Helping Family Members with an Addiction

Helping Family Members with an Addiction

It is often difficult to watch a close friend, spouse, or family member struggle with an addiction.  You watch every day as your loved one hurts themselves and everyone around them.  They jeopardize jobs, welfare of children, and financial security for their addiction.  The loved one may feel anger, helplessness, or confusion, as the addict continues to behave in unnatural and destructive ways.  The addict probably does notice the hurt of loved ones and they do feel bad, but they cannot stop the addiction.  Whatever they are addicted to, has them in chains.

Loved ones will try most anything to get the addict into treatment including pleading, arguing, or even threatening them.  Many loved ones will enter treatment themselves as they do not know how to manage the addict and get them to treatment.  The loved ones might blame themselves or want to take the pain away through enabling behavior.

There are many questions loved ones have regarding addiction and they want answers.  Loved ones are convinced the addict does not want to change; however, this may not always be the case.  The addict simply might not have the resources or confidence to want to change.  Simply, the addict does not know what else to do or how to change.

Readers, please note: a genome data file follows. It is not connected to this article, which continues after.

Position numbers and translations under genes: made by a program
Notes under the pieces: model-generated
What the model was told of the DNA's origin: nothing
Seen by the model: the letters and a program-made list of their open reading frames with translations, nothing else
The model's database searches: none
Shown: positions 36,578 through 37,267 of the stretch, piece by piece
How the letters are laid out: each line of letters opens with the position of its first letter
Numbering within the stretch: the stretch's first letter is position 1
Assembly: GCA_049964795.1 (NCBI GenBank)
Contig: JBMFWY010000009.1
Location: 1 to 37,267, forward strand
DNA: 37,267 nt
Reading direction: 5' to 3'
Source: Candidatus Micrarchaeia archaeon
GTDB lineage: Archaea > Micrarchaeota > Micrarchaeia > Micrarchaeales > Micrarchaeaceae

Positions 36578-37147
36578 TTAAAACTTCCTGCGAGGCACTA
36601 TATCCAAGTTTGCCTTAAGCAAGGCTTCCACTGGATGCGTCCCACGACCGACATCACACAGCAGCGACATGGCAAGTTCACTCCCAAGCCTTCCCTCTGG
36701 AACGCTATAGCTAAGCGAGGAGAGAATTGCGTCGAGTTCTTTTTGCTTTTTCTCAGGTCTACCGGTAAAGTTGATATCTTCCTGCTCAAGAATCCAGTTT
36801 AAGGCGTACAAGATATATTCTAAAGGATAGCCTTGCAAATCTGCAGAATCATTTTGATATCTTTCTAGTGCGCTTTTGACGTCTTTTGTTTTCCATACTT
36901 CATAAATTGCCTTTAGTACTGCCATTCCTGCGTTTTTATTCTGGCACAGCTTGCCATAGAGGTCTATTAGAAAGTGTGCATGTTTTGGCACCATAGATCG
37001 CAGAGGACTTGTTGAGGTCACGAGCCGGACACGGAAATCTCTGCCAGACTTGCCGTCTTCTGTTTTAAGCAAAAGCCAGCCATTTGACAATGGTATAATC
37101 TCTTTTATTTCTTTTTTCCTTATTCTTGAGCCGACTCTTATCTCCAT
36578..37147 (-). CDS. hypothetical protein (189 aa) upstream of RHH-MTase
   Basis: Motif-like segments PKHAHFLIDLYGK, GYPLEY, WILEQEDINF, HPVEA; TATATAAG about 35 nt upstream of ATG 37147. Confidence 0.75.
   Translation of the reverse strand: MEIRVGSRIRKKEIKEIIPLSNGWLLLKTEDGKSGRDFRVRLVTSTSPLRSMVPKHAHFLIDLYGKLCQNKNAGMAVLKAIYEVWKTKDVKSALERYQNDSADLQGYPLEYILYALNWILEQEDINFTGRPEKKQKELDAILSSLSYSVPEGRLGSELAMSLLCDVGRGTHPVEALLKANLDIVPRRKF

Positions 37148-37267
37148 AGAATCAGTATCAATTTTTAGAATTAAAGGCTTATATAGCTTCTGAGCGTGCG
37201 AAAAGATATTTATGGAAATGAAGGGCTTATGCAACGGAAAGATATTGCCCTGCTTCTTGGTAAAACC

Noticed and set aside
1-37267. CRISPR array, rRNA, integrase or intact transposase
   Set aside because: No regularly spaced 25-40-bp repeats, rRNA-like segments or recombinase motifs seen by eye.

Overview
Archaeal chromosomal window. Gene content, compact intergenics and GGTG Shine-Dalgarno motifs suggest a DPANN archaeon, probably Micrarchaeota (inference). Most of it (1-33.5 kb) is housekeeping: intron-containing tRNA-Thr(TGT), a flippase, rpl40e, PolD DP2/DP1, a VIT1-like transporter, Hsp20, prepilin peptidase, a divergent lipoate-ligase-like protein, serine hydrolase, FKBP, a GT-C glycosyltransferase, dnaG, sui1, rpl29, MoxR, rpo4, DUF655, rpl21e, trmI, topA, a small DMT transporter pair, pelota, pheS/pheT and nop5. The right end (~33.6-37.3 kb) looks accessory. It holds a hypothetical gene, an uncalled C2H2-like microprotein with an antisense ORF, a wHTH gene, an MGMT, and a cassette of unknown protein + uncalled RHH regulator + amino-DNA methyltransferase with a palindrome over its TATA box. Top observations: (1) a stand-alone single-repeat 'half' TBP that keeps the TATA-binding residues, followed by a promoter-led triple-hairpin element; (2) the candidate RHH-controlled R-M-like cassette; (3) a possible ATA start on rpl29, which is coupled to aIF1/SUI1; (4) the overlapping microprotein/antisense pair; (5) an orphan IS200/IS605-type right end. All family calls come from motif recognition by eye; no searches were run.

Often, the addict does not include loved ones when wanting to change and mostly because of shame.  They might feel embarrassed by what they have done and how they have hurt and they think they need to seek treatment on their own.  On occasion the addict can seek treatment on their own but often they cannot.

Friends, family members, or spouses do have several options available.  They can discuss treatment options with the addict and let the addict decide which treatment might best suit them.  They can empathize with the addict to let them know that they understand what they might be going through.  They can lessen some of the shame and guilt by openly expressing how they feel.  They can express how much they are loved despite their addiction.  Loved ones can provide emotional support that is very important to the addict when beginning treatment, during treatment, and every day after.  It can be quite reassuring to let the addict know that they do not have to go through this alone.

The loved one of an addict should seek treatment themselves to deal with any feelings associated with the addiction or the addict.  At Hired Power, we can help the loved ones and the individual with an addiction get on a path to recovery.  Call us today (800) 910-9299.